The Bishop of Durham, the Rt Revd Paul Butler, contributed to the debate on amendment 43 to the serious crime bill, moved by Baroness Walmsley, which places legal obligations on people in positions of power to report allegations of abuse, making failure to do so a serious crime. The Bishop argued in favour of this amendment, highlighting cases over the years where failure to report allegations of abuse had often led to cases of widespread and prolific abuse in institutions of a highly serious nature. Baroness Walmsley the lead sponsor of the amendment decided when concluding her remarks at the end of the debate to withdraw amendment 43 following assurances given by the Government Minister, she said “I am delighted that there will be a public consultation’ … ‘I hope that they will make their voices heard.”
Read the full transcript of his speech here:
The Lord Bishop of Durham: My Lords, I once again support the amendment of the noble Baroness, Lady Walmsley. Indeed, since I last spoke in this place on this matter, the need for an obligation to be placed
on certain individuals to report knowledge or reasonable suspicions of abuse involving the most vulnerable has become more pressing. Continue reading “BISHOP OF DURHAM CO-SPONSORS AMENDMENT TO SERIOUS CRIME BILL ON CHILD PROTECTION”
The Bishop of Rochester, the Rt Revd James Langstaff, co-sponsored amendments 44 and 44a to the Serious Crime Bill, which concerned Female Genital Mutilation. He also contributed to the debate on amendment 44, stressing that the seriousness of harm done to the individual by acts of FGM was too great for it to be allowed in the UK under the principle of tolerance for alternative cultural and religious practices. Baroness Smith of Basildon the lead sponsor of the amendments concluded the debate on amendments 44 and 44a. Following the Ministerial statement reacting to the debate on the amendments Baroness Smith decided ot to press the amendments to a vote on the basis of further discussion before Third Reading.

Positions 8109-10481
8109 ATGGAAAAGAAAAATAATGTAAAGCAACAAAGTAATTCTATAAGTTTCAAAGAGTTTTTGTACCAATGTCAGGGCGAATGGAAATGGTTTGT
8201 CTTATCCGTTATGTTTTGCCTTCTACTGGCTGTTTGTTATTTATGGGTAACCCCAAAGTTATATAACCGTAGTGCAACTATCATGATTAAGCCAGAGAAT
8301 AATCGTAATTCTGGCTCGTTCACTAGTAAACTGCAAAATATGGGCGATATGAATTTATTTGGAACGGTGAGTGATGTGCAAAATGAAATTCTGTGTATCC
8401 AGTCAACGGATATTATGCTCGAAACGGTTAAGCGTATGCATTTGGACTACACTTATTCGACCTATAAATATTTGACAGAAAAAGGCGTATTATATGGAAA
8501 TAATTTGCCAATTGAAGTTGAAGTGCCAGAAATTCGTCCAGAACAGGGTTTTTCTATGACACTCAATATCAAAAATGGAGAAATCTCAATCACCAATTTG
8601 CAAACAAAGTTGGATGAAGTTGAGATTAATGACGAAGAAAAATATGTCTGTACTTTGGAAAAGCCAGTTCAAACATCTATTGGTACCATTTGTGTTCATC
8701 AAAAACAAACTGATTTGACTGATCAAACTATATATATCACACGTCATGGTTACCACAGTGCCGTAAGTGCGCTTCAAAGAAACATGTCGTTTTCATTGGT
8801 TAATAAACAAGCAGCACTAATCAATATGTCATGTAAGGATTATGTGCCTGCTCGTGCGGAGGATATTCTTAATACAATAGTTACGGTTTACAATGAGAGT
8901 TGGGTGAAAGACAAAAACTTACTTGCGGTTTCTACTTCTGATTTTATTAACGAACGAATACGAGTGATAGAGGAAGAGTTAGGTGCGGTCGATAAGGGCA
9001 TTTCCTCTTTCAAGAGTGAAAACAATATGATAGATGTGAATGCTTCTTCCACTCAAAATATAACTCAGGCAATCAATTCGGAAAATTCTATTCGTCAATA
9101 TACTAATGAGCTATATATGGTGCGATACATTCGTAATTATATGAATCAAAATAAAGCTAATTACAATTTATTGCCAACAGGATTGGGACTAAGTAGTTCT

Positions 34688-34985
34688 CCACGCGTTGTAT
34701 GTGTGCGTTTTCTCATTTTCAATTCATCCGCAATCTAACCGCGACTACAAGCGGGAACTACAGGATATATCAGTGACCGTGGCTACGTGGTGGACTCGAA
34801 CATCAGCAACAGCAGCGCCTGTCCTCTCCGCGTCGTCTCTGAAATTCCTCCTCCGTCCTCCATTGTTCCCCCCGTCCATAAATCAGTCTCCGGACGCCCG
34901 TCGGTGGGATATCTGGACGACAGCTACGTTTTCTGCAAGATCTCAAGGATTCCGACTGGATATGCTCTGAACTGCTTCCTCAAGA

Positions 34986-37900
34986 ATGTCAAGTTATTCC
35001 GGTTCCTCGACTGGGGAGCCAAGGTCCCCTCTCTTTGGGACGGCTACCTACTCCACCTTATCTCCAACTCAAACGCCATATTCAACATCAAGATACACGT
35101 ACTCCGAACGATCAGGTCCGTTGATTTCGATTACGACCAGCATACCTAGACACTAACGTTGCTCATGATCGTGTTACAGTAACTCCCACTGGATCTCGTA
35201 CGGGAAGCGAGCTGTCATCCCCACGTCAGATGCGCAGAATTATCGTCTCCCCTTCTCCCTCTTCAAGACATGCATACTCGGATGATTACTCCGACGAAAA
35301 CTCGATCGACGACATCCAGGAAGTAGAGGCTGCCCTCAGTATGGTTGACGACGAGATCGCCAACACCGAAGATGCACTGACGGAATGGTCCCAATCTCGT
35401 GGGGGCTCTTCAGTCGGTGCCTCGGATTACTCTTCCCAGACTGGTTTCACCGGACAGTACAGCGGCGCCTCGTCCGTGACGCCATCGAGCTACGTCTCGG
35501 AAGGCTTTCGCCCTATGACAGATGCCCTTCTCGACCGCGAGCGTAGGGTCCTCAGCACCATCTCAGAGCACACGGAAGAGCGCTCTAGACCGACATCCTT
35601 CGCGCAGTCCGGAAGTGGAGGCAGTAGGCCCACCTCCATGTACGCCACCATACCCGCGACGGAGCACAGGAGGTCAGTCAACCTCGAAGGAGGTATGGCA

Read the full transcript here: Continue reading “BISHOP OF ROCHESTER CO-SPONSORS AMENDMENTS TO SERIOUS CRIME BILL ON FEMALE GENITAL MUTILATION”
“My Lords, I support the amendment. I begin by pointing out that, had I been in this House two years ago, I would not have supported it. It is my experience of listening to and hearing stories, not just from within the church sector but from many sectors, that has led me to be convinced that this is a move we need to make” – Bishop of Durham, 15.7.14
On 15th July 2014, the Bishop of Durham, the Rt Revd Paul Butler, co-sponsored two amendments to the Government’s Serious Crime Bill, during its Committee Stage. The first amendment sought to make three small changes to legislation making child neglect a criminal offense – raising the age of those covered by the provisions to 18, and made clarifications to the ways in which neglect would be classed as a criminal offense. The second amendment sought to create a duty to report abuse in institutions and activities where there are children and vulnerable adults. Both amendments were withdrawn after they had been debated, pending assurances from the Government.
Continue reading “Bishop of Durham supports amendements to tackle child abuse and neglect”
“This modern crime is not just about technical ingenuity; it is about people choosing the freedom to abuse others and society” – Bishop of Derby, 16/6/14
On 16th June 2014, the Bishop of Derby, the Rt Revd Alastair Redfern, took part in the Second Reading debate on the Government’s Serious Crime Bill. In his speech, he addressed the Bill’s provisions to tackle modern slavery and human trafficking – having served on the Joint Committee which provided the pre-legislative scrutiny to the Modern Slavery Bill – and also the need for joined-up work across government and civil society to challenge the sub-culture of exploitation and greed that drives organised crime and criminality.
The Lord Bishop of Derby: My Lords, I very much welcome this Bill and think it is timely and appropriate. I congratulate the noble Lord, Lord Taylor, and his colleagues at the Home Office on pointing us in this direction. Noble Lords will have seen in the briefing that it is based on a strategy described as the four Ps: Pursue, Prevent, Protect and Prepare. For somebody like me, such laboured alliteration might indicate an overambitious sermon and I want to check the level of the ambition and what might be appropriate.
Continue reading “Bishop of Derby calls for strong partnerships between government and society to tackle serious crime”